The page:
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Steamed fish with ginger & lemon grass
  • Ingredients
  • Nutrition
    • Method
    • Notes
    1. Step 1

      To steam food, you need a steaming basket or perforated container that sits in, or over, a wok or saucepan filled with boiling water. The steam from the water rises up through the holes and cooks the food inside the container or basket. There are different types of steaming baskets and containers available, including bamboo steamers, saucepan steamer inserts and expanding steamer baskets. For this recipe, you will need a 12" (30cm) bamboo steamer with 1 tier.

    2. Step 2

      Have all the required utensils ready and close at hand. Measure and prepare all your ingredients.

    3. Step 3

      Wash the cleaned and gutted fish and wipe inside and out with paper towel to dry well. Trim the fins with poultry scissors if desired. Use a sharp knife to cut 3 slashes in the thickest part of the flesh on both sides of each fish. This will help the fish to cook evenly. Rub both sides of the fish with a little salt and then the sesame oil. Sprinkle 1/2 the ginger and lemon grass evenly over a 30cm plate. Place the scored fish on top and sprinkle with the remaining ginger and lemon grass and the shallots. These flavourings will permeate the fish as it cooks. By putting the fish on a plate and not directly on the bottom of the steaming basket, you will be cooking the fish by indirect steaming, The fish juices and flavourings are caught on the plate and can then be spooned over the final dish. The plate also makes it easier to remove the cooked fish from the basket.

    4. Step 4

      Bring about 5cm of water to the boil in a medium wok or a saucepan that allows the steamer to fit comfortably into the rim without falling inside. It is important that the steamer basket fits neatly into the wok or saucepan to ensure that the steam cannot escape from around the sides. It is also important that the water doesn't touch the bottom of the steamer basket or the food will sit in the water and be poached or boiled, not steamed. When steaming, flavourings, like onion, herbs and garlic, can be added to the water so that they are absorbed into the food while cooking. However, because there are already flavourings directly under and over the fish, this is unnecessary in this recipe. Reduce the heat to medium-high so the water is held at a gentle, not rolling, boil. If the heat is too high, the food will be cooked too quickly and become tough or over-cooked. Place the plated fish into the steaming basket.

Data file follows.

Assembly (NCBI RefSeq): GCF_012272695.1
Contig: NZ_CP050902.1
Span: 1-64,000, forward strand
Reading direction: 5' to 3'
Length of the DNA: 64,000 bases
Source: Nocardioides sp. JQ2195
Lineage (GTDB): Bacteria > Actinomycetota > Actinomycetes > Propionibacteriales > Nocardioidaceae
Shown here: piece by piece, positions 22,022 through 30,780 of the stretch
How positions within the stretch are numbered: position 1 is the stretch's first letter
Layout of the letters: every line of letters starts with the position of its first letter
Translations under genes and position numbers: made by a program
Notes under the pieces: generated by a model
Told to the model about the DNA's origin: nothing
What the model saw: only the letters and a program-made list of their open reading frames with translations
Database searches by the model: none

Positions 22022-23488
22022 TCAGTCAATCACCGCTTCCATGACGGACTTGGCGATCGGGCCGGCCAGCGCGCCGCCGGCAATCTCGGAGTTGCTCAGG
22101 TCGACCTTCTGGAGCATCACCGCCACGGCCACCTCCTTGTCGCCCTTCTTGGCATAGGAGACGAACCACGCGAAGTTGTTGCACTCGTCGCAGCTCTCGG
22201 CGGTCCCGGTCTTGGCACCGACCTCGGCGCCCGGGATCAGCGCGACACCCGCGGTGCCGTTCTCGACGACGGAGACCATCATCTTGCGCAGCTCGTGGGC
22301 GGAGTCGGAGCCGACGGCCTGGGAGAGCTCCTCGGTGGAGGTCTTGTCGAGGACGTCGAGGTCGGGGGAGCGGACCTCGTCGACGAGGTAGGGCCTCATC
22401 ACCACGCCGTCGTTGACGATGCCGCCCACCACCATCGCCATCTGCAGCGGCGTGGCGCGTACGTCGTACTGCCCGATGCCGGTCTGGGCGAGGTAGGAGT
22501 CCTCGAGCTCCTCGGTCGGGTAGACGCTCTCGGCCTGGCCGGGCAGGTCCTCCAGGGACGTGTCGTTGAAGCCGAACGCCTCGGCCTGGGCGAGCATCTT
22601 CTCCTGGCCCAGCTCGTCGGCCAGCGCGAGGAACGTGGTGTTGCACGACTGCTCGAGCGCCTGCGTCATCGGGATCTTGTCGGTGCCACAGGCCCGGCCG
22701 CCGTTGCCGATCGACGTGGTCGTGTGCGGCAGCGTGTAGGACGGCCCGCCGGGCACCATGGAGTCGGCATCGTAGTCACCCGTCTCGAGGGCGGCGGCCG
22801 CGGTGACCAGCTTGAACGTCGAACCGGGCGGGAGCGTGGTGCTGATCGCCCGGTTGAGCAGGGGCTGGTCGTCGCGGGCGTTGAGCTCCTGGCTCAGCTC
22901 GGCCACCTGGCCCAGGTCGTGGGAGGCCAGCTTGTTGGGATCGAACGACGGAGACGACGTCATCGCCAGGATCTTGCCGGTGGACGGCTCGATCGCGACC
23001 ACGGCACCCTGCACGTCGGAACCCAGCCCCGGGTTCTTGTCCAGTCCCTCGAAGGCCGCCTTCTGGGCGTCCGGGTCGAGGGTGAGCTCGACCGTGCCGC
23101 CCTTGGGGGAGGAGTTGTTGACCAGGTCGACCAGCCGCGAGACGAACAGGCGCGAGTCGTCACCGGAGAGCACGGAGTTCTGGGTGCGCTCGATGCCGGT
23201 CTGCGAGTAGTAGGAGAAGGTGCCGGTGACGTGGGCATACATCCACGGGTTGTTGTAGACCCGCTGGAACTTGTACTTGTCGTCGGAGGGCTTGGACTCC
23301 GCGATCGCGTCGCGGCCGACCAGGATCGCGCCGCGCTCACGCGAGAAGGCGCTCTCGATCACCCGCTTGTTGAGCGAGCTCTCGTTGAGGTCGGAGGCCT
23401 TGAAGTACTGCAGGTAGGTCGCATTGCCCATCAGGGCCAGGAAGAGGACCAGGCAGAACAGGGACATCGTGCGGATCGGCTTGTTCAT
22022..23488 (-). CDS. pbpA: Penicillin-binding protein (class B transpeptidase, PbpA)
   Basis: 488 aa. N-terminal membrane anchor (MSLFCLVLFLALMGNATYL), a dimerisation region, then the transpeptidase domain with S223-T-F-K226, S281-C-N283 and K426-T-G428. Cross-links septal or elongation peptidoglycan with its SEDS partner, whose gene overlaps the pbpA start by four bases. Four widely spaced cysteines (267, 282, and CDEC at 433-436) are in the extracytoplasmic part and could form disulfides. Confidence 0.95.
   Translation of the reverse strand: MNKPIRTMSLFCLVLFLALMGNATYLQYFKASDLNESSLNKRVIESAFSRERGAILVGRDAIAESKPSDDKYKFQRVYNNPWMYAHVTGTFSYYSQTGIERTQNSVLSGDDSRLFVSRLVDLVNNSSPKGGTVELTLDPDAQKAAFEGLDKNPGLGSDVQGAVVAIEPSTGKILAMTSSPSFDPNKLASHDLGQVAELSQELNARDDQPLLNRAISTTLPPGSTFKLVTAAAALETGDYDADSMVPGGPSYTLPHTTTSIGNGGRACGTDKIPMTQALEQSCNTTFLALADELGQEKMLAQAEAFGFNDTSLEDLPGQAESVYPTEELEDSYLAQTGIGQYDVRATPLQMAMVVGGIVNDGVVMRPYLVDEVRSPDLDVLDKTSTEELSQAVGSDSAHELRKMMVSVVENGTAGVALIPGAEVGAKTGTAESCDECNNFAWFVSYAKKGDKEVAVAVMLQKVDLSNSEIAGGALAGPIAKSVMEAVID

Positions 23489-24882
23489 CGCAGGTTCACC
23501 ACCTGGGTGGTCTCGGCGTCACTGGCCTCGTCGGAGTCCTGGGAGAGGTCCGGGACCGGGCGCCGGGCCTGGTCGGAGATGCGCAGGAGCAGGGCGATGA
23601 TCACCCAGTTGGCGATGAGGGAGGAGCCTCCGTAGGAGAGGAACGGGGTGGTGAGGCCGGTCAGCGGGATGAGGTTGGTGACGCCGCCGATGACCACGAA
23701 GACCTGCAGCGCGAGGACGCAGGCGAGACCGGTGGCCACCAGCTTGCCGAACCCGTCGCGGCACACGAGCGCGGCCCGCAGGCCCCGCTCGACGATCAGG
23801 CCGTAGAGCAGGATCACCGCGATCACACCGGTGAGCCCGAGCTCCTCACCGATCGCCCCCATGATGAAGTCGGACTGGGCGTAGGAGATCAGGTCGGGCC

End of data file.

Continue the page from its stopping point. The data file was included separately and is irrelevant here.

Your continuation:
5. Step 5

      Place the steaming basket over the boiling water and then cover tightly with the lid. If the lid doesn't seal well, place a clean cotton tea towel over the steamer basket before covering with the lid. Bamboo steamers have the advantage of being able to absorb moisture during steaming thereby preventing excess water dripping from the lid onto the food. If using a metal steamer and saucepan, a cotton tea towel or cloth placed over the top tier or the saucepan rim before covering with the lid helps stop moisture from dripping. Steam for 8-10 minutes or until the fish is just cooked through and flakes when tested with a fork at the thickest part. Remove the basket from the wok or saucepan immediately. Because steaming is a moist cooking technique, the food will be tender, retaining all its natural juices. Steaming is also the best method for retaining the nutrients and natural flavour of food.

    6. Step 6

      Meanwhile, to make the soy garlic sauce, combine the soy sauce, peanut oil, fish sauce and garlic in a small bowl and mix well. Transfer the cooked fish to serving plates with any juices that have collected on the plate. Serve with the soy garlic sauce spooned over.

    Serve this fish with steamed jasmine rice and Asian greens.

  • Method
  • Notes
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